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Rail chiefs vow to improve data on train delays

from: http://www.heraldscotland.com/news/transport/rail-chiefs-vow-to-improve-data-on-train-delays.17459591

Rail chiefs vow to improve data on train delaysDamien Henderson
Transport Correspondent.RAIL passengers have been promised improved information about train delays following complaints about how problems were handled during recent severe winters.
  DAMIEN HENDERSON Transport Correspondent
ScotRail managing director Steve Montgomery said a £2 million investment made last year in preparation for winter had helped produce a dramatic growth in the number of people accessing its website and receiving real-time updates about services on their mobile phones.


He said informing passengers during disruption was a top priority and the changes made placed ScotRail at the forefront of the industry in terms of communications.

Despite achieving record passenger satisfaction levels last year, ScotRail, which provides more than 95% of rail passenger journeys in Scotland, has suffered growing dissatisfaction over how it handles delays.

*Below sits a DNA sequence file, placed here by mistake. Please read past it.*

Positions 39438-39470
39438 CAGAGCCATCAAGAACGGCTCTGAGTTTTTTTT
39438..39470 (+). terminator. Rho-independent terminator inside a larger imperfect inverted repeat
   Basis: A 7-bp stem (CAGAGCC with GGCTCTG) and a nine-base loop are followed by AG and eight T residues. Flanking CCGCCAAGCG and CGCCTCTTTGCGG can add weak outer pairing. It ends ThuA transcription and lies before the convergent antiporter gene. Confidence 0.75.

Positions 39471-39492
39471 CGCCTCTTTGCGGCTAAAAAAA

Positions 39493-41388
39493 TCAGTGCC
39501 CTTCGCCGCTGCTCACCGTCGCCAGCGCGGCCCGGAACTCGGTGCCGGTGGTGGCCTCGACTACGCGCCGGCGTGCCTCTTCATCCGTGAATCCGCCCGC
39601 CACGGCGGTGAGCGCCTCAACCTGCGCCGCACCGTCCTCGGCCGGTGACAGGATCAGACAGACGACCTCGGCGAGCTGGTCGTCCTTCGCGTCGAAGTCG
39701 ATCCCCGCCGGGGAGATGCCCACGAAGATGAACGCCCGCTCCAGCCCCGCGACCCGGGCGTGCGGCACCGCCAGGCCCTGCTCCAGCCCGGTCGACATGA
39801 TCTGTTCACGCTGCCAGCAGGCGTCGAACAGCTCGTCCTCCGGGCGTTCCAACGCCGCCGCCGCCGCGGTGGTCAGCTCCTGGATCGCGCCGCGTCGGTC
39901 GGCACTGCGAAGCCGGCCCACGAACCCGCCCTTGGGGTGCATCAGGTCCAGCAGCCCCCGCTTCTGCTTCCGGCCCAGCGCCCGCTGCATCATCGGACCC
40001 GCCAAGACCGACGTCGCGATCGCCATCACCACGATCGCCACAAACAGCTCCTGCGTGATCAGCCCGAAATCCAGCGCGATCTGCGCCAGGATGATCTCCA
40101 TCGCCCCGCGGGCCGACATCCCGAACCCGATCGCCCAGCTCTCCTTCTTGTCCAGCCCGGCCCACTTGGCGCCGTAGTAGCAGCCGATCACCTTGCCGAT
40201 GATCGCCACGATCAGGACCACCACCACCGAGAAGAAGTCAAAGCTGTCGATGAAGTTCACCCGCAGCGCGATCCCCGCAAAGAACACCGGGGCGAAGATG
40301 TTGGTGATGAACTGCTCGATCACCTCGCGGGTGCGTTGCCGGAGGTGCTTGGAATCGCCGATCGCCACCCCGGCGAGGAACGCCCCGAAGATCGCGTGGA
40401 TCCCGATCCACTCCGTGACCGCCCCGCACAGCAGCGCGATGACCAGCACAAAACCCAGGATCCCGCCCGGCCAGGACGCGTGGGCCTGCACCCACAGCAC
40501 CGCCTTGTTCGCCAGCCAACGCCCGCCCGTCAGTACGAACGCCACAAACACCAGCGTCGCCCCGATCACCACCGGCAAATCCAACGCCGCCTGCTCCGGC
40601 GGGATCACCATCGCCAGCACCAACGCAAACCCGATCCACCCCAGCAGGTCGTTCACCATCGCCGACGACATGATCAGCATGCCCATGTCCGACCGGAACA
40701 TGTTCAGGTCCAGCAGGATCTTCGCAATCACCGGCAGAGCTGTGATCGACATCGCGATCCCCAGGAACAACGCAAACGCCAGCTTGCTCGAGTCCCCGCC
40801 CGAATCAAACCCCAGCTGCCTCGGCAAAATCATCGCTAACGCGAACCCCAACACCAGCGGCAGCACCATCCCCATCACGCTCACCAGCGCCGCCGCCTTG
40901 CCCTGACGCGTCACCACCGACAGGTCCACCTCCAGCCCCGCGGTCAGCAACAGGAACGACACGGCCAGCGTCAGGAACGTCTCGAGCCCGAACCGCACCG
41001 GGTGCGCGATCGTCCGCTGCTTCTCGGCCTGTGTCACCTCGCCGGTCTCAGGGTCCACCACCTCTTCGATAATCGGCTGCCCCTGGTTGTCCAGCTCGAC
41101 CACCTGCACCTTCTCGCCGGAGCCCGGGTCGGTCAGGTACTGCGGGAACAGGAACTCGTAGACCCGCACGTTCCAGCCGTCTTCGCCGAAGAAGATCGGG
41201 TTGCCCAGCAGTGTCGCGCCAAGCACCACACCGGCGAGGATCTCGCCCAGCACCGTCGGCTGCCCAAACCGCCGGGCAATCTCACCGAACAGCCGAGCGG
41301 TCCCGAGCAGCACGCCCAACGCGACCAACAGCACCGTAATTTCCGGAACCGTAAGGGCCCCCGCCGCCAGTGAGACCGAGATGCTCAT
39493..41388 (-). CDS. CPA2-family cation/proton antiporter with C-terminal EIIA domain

A survey by rail watchdog Passenger Focus published last autumn found only 34% of passengers were satisfied with how the company dealt with delays, a significant drop from 44% last year.

Mr Montgomery said: "We have transformed how we do business from 18 months ago."

The company was now hoping for better results from the next passenger satisfaction survey due to be published later this year by Passenger Focus.

Mr Montgomery added. "I would be disappointed if we didn't see some improvement in that area but I accept it's always a challenge."

The disruption experienced during January 2010 and the following November and December, when the rail network was paralysed by the most persistent sub-zero temperatures on record, is thought to have accelerated a shift already under way among the public to receiving train information via the web.

Among the changes introduced last year were a mobile phone app downloaded by nearly 20,000 people by January this year, and a new traffic- light system on the website for advising passengers on the extent of disruption on different routes.

ScotRail's journey alert service, which sends texts to passengers to advise of delays, has nearly 35,000 users, while there has also been a boom in use of social media, with the train operator's Twitter feed followed by 16,000 people.

ScotRail has also given Blackberry phones to 800 on-train staff to access instant information tto passengers.

The developments were welcomed by Anthony Smith, chief executive of Passenger Focus, who said passengers would "judge for themselves" if they were effective.

 

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